Harvard Educational Review
  1. Spring 2006 Issue »

    (In)Fidelity

    What the Resistance of New Teachers Reveals about Professional Principles and Prescriptive Educational Policies

    By Betty Achinstein and Rodney T. Ogawa
    In this article, Betty Achinstein and Rodney Ogawa examine the experiences of two new teachers who resisted mandated “fidelity” to Open Court literacy instruction in California. These two case studies challenge the portrayal of teacher resistance as driven by psychological deficiency and propose instead that teachers engage in “principled resistance” informed by professional principles. They document that within prescriptive instructional programs and control-oriented educational policies, teachers have a limited ability to implement professional principles, including diversified instruction, high expectations, and creativity. In this environment, teachers who resist experience professional isolation and schools experience teacher attrition. Through these two cases, Achinstein and Ogawa express concern about the negative impact of educational reforms that are guided by technical and moralistic control.

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    Spring 2006 Issue

    Abstracts

    Community Forces, Social Capital, and Educational Achievement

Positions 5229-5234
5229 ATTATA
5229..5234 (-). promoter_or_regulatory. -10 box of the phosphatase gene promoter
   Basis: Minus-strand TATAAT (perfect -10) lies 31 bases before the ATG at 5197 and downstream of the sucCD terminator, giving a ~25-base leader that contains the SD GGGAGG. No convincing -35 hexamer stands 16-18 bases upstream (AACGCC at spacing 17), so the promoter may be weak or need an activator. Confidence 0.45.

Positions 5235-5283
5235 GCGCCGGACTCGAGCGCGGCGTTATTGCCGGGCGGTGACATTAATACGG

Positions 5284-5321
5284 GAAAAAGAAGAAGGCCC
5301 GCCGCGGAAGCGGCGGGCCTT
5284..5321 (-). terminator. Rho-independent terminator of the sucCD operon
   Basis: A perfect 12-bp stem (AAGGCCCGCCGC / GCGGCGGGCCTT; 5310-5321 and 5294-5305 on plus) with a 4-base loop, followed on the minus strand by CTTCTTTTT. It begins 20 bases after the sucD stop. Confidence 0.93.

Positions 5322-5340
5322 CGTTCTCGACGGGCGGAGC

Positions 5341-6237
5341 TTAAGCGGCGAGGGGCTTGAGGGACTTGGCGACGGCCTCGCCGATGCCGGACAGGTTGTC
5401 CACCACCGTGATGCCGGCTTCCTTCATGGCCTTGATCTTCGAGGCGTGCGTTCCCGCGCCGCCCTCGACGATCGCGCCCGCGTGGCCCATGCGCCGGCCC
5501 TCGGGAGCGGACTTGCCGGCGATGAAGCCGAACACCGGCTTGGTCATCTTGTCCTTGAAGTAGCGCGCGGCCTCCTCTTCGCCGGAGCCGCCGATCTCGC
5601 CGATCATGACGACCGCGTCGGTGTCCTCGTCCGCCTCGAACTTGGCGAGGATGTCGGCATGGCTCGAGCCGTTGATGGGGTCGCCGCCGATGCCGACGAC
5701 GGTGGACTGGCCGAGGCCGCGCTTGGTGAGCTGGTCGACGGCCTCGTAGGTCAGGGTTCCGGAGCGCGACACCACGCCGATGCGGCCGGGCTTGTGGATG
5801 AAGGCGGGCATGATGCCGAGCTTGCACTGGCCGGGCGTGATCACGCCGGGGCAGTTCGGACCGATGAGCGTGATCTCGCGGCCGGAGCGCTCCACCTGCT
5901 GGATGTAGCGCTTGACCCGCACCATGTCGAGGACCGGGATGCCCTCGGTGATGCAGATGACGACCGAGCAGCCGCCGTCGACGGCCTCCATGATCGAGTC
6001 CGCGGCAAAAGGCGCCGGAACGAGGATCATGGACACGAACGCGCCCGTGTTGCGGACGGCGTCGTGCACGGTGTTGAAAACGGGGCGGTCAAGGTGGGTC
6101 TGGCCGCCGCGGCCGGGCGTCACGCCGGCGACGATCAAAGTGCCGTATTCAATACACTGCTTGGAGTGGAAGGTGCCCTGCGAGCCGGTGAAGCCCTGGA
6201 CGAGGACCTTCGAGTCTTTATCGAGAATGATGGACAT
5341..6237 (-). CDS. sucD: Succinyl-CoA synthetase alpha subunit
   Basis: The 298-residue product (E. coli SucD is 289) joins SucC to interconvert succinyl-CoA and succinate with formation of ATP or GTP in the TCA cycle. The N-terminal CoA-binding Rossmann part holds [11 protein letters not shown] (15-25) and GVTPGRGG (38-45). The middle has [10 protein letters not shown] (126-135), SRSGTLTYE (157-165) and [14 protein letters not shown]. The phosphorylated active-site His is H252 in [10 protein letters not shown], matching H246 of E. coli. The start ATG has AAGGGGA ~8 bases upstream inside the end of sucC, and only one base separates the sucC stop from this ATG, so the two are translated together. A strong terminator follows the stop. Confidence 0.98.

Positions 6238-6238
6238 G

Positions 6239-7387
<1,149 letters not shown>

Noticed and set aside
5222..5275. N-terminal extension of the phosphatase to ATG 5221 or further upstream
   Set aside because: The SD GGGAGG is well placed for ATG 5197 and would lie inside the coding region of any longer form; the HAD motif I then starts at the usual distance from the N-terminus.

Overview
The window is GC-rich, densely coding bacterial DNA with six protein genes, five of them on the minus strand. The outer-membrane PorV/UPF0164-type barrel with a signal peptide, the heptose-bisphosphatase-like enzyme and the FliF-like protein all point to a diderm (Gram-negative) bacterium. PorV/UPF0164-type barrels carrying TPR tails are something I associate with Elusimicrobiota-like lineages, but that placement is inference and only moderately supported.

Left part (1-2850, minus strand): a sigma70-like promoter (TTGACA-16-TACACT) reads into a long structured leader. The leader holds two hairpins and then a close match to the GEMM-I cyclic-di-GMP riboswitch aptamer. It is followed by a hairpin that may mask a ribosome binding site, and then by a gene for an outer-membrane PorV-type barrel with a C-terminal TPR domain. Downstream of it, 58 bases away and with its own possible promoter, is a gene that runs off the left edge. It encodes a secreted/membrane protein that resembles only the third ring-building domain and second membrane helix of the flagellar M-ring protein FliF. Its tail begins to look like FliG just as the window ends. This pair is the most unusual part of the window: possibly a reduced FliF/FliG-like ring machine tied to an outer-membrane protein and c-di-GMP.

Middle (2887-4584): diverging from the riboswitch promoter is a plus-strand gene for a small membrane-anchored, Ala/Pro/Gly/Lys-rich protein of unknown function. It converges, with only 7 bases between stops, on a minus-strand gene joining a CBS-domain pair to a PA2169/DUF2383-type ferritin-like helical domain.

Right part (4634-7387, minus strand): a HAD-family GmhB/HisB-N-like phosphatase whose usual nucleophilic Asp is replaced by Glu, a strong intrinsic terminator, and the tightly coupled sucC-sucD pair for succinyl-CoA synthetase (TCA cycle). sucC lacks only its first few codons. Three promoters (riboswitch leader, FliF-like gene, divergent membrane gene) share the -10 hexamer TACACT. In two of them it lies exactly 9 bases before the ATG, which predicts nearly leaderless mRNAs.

The Case of Supplementary Education in the Chinese and Korean Immigrant Communities
    By Min Zhou and Susan S. Kim
    (In)Fidelity
    What the Resistance of New Teachers Reveals about Professional Principles and Prescriptive Educational Policies
    By Betty Achinstein and Rodney T. Ogawa
    An Interview with Khalil Mahshi
    No Longer Overlooked and Undervalued?
    The Evolving Dynamics of Endogenous Educational Research in Sub-Saharan Africa
    Richard Maclure
    Editor's Review - College Choices edited by Caroline M. Hoxby
    Baoyan Cheng

    Book Notes

    Teaching Social Studies That Matters
    By Steven J. Thornton

    Becoming Adult Learners
    By Eleanor Drago-Severson

    NCLB Meets School Realities
    By Gail Sunderman, James S. Kim, and Gary Orfield

    Compelled to Excel
    By Vivian S. Louie

    Inequality in America
    By Benjamin M. Friedman